Note... rendering is when you press the enter key to render the video on the timeline for viewing... exporting is what you do to create a new file
>imported the WMV
WMV is a compressed output file, not really meant to be edited... as such, you are adding a new level of compression when you create a new file
I'm sorry, but none of you helped me to figure a way to export my video in different settings that would improve the export time. I understand that I should buy a better computer, but it just seems irrational that it's so easy to compress and export such a big file in WLMM and it takes so much system effort to do a similar thing with premiere, which gives a lower quality output..
Thanks for the black bars guide. I'll use it. But could you please address the settings of my export please? Anything that might speed things up?
Why are you editing in WLMM in the first place?
H.264 is incredibly processor intensive. A core2 duo will be very, very slow rendering to HD H.264. And if your source footage wasn't HD, then upscaling to HD will result in a very noticeable quality loss.
If you want useful output from the forum, you need to provide useful input. GIGO and all that. You're off to a good start, but we need more. Read here:
a way to export my video in different settings that would improve the export time.
As Jeff points out, for HD material you face a long export at some point in the process.
Short of hardwareupgrades, the best way to save time is to export once, rather than twice. Since you have encore, edit in Premiere, and bypass WMM entirely.
If you want to use WMM for some other reason, do you have Windows Movie Maker (pre windows 7 version) or Windows Live Movie Maker? The export options were always weak, but very limited in WLMM. Quality, as well as time, will be your problem using this workflow. The best you can do there is to maximize the datarate using a wmv file
You have two strikes (well, three, depending on how you count) against you.
WMV is heavily-compressed, as is H.264. They each take a lot of processing horsepower, and you completely lack that.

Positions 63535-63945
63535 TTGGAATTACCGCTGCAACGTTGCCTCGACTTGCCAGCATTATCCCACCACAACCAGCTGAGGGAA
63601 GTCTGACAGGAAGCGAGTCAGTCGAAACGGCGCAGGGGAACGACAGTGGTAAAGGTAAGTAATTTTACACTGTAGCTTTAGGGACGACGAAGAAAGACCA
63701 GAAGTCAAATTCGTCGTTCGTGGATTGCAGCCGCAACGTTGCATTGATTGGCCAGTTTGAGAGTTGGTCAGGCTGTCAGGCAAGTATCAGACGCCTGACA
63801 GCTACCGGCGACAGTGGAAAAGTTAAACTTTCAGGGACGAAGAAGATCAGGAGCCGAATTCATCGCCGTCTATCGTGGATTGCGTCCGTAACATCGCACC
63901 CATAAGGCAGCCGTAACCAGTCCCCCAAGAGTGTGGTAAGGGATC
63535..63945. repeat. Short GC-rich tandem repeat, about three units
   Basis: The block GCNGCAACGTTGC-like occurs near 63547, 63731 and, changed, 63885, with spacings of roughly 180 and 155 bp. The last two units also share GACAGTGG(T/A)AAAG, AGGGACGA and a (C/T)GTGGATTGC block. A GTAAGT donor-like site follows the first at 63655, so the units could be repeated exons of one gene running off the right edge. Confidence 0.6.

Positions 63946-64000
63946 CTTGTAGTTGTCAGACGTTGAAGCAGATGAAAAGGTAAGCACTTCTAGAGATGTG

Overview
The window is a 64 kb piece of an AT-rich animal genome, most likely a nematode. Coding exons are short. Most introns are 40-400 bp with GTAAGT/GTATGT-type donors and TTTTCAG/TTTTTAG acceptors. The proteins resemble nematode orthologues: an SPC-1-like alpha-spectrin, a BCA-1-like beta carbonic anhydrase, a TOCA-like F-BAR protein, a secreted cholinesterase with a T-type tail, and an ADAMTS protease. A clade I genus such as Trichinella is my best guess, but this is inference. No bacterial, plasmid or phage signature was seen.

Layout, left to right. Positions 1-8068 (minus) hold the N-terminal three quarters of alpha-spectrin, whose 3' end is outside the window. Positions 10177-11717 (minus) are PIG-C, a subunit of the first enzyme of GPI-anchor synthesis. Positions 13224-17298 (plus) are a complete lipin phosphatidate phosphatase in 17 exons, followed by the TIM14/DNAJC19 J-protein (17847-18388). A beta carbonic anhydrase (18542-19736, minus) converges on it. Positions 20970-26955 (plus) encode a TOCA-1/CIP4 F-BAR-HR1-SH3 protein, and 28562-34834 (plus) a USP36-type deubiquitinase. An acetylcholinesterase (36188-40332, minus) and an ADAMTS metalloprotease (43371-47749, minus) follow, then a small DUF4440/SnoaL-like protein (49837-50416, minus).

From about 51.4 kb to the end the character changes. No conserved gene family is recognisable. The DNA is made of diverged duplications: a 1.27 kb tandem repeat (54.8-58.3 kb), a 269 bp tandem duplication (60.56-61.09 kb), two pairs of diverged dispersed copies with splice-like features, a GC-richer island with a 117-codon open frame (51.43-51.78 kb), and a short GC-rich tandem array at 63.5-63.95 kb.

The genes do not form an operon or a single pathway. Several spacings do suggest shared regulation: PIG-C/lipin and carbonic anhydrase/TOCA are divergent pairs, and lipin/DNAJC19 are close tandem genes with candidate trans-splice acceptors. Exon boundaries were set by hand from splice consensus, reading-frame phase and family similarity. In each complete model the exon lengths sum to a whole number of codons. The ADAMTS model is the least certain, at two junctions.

I would begin the Encoding process, and then go get lunch, and probably not "take out," depending on the Duration of your Timeline.
Yes, that is about what I was thinking, hence the "probably not take out... "
Going back a year, or two, I was handed three WMV's to just join, create some Menus, and author to DVD. The client refused to look for the material, prior to WMV. The total Duration, IIRC, was about 120 mins. total. In anger, I loaded them into PrPro, and did the light Trimming, then went to Export to bring into Encore. On the workstation, this was going very slowly. Client called, and pushed up the deadline, so I grabbed the laptop, converted his WMV's to DV-AVI, brought those into PrPro, Trimmed, and Exported to DV-AVI. Imported that file into Encore, re-did the Menus, and burned the DVD, just as the courier arrived. It was still almost an hour later, that the WMV Project finished, and would still have had to Import into Encore to author. Somewhere, I posted the times, but the differences were drastic. Even with the time to do a batch convert on the WMV's, the little laptop beat the workstation by at least an hour, or maybe more.
WMV is fine for streaming media, in final delivery, but is horrible to try to edit, even if it is a supported format/CODEC.